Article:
After boot camp, the initial group of Navajo Code Talkers was charged with creating 211 military code words. The words were memorized and never written down. Before it was over, the secret code words numbered more than 700, thus marking the end of constant interception and sabotage of U.S. military communications from our enemies.




Major Howard Conner, fifth Marine Division signal officer, said that were it not for the Navajo Code Talkers, the Marines would never have taken Iwo Jima. 


According to the Navajo Code Talkers World War II Fact Sheet, six Navajos were in Iwo Jima working around the clock non-stop for the first two days of the battle. 

They sent and received more than 800 messages, ALL WITHOUT  ERROR!


The strength, tenacity, and passion of the young men of the Navajo Nation are worthy of great honor. Many attributes of the Native American warrior culture, in general, contributed to their unusual "work ethic" and their desire to sacrifice for what they believe. 

Their patriotism was indisputable.  

The Code


Exactly how the code was conceived and implemented is nothing short of breathtaking. 

The men not only used their own language but made up names that could never be identified. For example:

Hitler was: He Who Smells His Mustache.
Mussolini was: Gourd Chin. 

The intricacies of how the first twenty-nine men developed the Navajo Code can be examined here. 

The Navajo code was declassified in 1968, but the Code Talkers were still under wraps until much later. Some of the Code Talker’s own families had no concept of how their relative had served in the wars in which they participated.



In 2001, the Navajo Code Talkers were, at last, honored and recognized by this country as heroes. 

President George Bush awarded Congressional Gold Medals to the original twenty-nine code talkers. Of the original twenty-nine, only five were alive, and four were able to travel to Washington D.C. to receive their medal.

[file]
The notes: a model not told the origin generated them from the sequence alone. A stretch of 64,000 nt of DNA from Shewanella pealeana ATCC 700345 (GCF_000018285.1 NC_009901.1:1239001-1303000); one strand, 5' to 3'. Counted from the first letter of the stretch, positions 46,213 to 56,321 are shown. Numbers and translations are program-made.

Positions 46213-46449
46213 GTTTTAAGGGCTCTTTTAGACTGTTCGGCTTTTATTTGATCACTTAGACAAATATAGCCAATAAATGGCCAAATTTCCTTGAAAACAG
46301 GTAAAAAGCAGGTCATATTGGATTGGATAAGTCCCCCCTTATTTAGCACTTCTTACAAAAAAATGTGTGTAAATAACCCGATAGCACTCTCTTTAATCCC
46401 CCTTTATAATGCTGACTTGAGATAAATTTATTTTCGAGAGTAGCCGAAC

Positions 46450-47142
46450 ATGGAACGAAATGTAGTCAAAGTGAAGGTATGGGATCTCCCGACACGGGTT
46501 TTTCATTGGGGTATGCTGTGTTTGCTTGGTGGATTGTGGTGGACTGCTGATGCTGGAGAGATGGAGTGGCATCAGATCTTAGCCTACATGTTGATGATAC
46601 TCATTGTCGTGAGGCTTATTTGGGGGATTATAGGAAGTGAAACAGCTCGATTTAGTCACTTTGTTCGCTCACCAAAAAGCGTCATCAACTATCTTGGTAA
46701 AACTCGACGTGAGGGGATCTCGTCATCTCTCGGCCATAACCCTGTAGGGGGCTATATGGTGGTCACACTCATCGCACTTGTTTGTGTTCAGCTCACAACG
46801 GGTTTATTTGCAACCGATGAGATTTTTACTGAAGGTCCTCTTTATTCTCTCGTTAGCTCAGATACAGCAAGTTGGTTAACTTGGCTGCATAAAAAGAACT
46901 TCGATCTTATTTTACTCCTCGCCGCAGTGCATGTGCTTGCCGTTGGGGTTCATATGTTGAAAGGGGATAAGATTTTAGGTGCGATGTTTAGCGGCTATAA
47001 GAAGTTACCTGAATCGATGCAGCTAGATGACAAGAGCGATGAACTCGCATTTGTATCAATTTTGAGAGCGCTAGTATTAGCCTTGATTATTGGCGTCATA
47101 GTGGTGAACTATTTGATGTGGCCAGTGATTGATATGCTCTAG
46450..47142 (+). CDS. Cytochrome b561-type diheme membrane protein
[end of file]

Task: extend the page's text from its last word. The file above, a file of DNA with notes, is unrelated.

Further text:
Later, in Window Rock, Arizona – the capitol of the Navajo Nation – silver medals were bestowed upon the other men who later qualified as Navajo Code Talkers. Because recognition was so slow to come, most of the medals were handed off to survivors.






Cherokee and Choctaw Code Talkers


More than 12,000 Native Americans served in World War I—about 25 percent of the male American Indian population at that time. 

During World War II, when the total Native American population was less than 350,000, an estimated 44,000 Indian men and women served.



Per Capita, they had more military participation than the general population.

 ~ Just for fun ~ 

In the Codes Within the Codes devised by Code Talkers:

Machine Gun (in Choctaw): Little Gun Shoot Fast
Battalions (in Choctaw) were indicated by numbers of grains of corn.
Ships (in Navajo): Houses on Water 




It is stunning and sad to realize that the Native Americans who sacrificed everything to serve their country in both World Wars and the Korean War were not allowed to vote in U.S. elections until . . .


Arizona – 1948 *three years after the end of World Wars I and II*


New Mexico – 1953 *eight years after the end of the both World Wars and the Korean War*


Utah – 1957 *many years after the end of both World Wars and the Korean War*